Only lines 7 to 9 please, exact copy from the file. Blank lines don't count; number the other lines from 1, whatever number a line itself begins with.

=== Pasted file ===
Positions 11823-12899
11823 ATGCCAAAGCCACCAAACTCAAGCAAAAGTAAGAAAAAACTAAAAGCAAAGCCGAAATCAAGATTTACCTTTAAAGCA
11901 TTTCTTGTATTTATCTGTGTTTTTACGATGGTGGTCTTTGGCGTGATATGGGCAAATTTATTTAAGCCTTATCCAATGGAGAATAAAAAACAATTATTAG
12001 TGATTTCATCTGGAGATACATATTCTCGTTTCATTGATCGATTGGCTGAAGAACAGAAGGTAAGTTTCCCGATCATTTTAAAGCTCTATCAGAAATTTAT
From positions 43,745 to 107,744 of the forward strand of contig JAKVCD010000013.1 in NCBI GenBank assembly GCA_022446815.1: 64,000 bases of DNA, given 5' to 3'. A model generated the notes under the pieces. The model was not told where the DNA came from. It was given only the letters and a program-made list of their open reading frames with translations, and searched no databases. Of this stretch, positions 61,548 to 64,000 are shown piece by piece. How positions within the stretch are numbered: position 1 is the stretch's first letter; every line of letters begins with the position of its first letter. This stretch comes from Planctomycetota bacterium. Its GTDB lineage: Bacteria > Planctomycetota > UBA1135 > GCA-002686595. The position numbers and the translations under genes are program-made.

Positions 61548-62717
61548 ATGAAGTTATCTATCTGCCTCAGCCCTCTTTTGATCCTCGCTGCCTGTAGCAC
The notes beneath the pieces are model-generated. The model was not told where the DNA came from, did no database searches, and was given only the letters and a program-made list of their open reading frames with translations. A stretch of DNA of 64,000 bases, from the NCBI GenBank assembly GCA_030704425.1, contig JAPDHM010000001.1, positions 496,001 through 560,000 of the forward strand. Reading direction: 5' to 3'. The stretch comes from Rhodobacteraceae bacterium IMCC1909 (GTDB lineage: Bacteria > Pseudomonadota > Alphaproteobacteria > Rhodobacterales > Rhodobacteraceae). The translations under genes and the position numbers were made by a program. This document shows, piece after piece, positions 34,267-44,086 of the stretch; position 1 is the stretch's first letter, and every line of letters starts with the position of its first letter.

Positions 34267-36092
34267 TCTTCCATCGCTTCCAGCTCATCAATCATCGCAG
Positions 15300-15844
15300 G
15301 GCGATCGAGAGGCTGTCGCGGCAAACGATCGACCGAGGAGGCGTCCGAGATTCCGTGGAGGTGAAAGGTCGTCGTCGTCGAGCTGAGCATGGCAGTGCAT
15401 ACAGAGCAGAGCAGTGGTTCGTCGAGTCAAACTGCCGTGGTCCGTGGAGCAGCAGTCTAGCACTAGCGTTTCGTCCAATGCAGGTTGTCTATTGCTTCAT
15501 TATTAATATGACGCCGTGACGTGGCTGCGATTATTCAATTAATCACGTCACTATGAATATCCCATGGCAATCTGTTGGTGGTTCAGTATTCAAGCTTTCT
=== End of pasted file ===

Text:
61548 ATGAAGTTATCTATCTGCCTCAGCCCTCTTTTGATCCTCGCTGCCTGTAGCAC
The notes beneath the pieces are model-generated. The model was not told where the DNA came from, did no database searches, and was given only the letters and a program-made list of their open reading frames with translations. A stretch of DNA of 64,000 bases, from the NCBI GenBank assembly GCA_030704425.1, contig JAPDHM010000001.1, positions 496,001 through 560,000 of the forward strand. Reading direction: 5' to 3'. The stretch comes from Rhodobacteraceae bacterium IMCC1909 (GTDB lineage: Bacteria > Pseudomonadota > Alphaproteobacteria > Rhodobacterales > Rhodobacteraceae). The translations under genes and the position numbers were made by a program. This document shows, piece after piece, positions 34,267-44,086 of the stretch; position 1 is the stretch's first letter, and every line of letters starts with the position of its first letter.

Positions 34267-36092